I didn’t go back to work with my first till he was 14 months old so never needed to pump for him. My second child was around 9 months old when I went back to work so I pumped for him till he was around 1. He had little interest in drinking the pumped milk so his childminder used the milk as a topping on his cereal. Both children fed as normal on weekends and in the evening / night so there was never really much impact on our nursing journey.
6. Nursing in public (NIP) is perceived differently in different countries. How would you compare it Ireland with India?
Ireland is a country where formula feeding is the norm so I hadn’t really seen people NIP here and my initial few times I used a nursing cover. But once the baby hit around 3 months, he hated to be covered. So I just wore a slightly big t-shirt and started nursing him out and about and never had any negative experiences with this – in fact many older ladies came over to compliment us and tell me that they hadn’t seen anyone nursing for a long time and how nice it was to see.
We only visited India on holidays a couple of times and I just fed as normal on public transport but otherwise didn’t have much opportunity to NIP as we were visiting relatives in their homes.
We have travelled extensively around Europe and other countries and I have always found NIP such a great way to be able to do this without any hassles.
7. Nursing older children comes with its own set of myths, unsolicited advice and pressure to wean. Did you have to face any of it? How did you deal with it?
Thankfully by the time my first child was a toddler, I heard about a local LLL meetup for older children. There, I met a few lovely mothers feeding older child who have since become friends and so I had a good support network. I was in a nice bubble where most of my friends were feeding older children.
I am a very analytical and scientific minded person. I like evidence and backup to anything people say so thankfully I was able to overcome or argue against many of the myths that were thrown around by well-meaning relatives and health professionals.
I love feeding a toddler – there is so much engagement from them and I love hearing their thoughts on what they like about breastfeeding. My older son used to go around telling everyone to that ‘mikky’ would stop their child from crying and my second always says that ‘mikky’ will help him if he gets hurt or is unwell. It’s a lot more fun than just feeding a tiny newborn.
8. Tell us about how you became the admin at BSIM.
Adhunika, founder of BSIM, and I met in Ireland when I was pregnant with my second child. We were both on an Irish breastfeeding support FB group that was started by a friend of mine a few years before. I had posted on the group when I was in hospital at 20 weeks pregnant and she lived nearby so came to visit me with some delicious chicken curry J! Over the few days, she told me about a group she had started for Pune Moms and she added a few of us from the Irish group to help out on the group. Once word on the support group spread, she started getting members from other parts of India and changed the name to BSIM. As the group grew, she recruited a few of us to help her admin the group – I was one of the first co-admins with her and at the time we couldn’t have imagined how much the group would grow and what a resource it would become in the years to come.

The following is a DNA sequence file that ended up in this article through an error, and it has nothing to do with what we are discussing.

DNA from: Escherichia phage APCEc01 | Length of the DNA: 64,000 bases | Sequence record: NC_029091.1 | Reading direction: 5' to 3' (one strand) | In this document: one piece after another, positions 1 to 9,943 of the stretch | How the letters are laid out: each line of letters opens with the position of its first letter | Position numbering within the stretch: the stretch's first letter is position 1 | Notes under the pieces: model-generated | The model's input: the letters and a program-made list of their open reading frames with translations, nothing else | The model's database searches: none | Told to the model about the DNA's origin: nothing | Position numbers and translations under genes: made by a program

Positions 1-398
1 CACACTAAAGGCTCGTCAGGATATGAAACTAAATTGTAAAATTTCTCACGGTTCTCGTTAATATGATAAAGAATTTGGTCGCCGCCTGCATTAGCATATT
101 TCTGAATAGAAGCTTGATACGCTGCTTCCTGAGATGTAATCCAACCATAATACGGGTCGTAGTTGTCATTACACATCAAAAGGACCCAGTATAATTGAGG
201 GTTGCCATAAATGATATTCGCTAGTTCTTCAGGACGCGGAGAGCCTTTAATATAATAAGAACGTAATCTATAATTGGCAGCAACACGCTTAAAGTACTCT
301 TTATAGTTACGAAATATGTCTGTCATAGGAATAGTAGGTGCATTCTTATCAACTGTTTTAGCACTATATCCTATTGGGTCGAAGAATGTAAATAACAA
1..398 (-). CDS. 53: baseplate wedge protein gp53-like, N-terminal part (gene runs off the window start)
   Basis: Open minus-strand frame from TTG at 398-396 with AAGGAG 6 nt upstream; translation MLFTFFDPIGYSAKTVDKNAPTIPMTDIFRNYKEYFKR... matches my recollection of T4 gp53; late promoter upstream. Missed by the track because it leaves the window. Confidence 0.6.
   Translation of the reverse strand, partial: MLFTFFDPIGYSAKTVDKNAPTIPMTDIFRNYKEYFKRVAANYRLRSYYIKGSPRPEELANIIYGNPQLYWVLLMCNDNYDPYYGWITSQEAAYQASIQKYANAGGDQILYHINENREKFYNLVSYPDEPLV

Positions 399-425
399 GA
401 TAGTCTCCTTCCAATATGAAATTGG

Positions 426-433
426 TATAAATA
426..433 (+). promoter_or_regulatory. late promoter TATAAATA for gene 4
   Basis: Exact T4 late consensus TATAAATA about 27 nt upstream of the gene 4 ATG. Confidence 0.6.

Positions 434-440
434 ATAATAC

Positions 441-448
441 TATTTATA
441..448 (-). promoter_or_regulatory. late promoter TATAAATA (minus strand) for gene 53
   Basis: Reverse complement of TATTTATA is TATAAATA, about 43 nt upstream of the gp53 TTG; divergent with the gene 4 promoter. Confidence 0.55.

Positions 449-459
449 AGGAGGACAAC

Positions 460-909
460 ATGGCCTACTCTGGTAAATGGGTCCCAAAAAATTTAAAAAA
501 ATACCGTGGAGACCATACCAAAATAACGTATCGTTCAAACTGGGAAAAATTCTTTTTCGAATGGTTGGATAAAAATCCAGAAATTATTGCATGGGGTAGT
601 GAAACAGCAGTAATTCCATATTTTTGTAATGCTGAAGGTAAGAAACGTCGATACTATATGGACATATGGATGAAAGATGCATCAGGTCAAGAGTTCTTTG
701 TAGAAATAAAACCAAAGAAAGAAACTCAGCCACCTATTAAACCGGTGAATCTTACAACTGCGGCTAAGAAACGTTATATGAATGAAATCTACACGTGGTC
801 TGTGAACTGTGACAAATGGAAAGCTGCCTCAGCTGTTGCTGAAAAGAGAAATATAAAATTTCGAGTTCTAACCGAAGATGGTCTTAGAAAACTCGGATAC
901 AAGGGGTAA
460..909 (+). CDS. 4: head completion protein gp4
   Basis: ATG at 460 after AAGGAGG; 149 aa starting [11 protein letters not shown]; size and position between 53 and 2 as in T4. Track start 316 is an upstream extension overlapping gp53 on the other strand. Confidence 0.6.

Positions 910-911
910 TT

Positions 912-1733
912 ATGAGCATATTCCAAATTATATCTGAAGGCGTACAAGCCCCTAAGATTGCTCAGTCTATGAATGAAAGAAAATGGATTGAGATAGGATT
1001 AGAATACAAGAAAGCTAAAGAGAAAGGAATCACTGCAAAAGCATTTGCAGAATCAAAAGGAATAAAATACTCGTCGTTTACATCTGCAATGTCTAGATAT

9. New mothers face numerous issues in the form of less knowledge, myths, post-partum depression (PPD), no / less support and more. What would you suggest them to do to better their breastfeeding experience?
I don’t think breastfeeding is particularly difficult. But there is such a lack of awareness of normal newborn behaviour and all sort of people selling books/services/formula who are right there to make you doubt your instincts which can all lead to making breastfeeding more difficult than it should be.
PPD is for real. Thankfully, I did not face it but I know it is an issue that many mothers face. I did a parent to parent training course to be able to offer support to new mothers/parents and one of the big areas of focus was PPD. It is important to reach out for help and not blame it on the hormones or term it as a usual behaviour.
New moms, try to build a support network before the baby arrives, if at all possible. If you have local support groups then try to get to them otherwise join online support groups like BSIM so that you know where to turn to if you need help after the baby arrives. Not all health professionals are informed about breastfeeding, so don’t blindly rely on advice – read up, do your own research.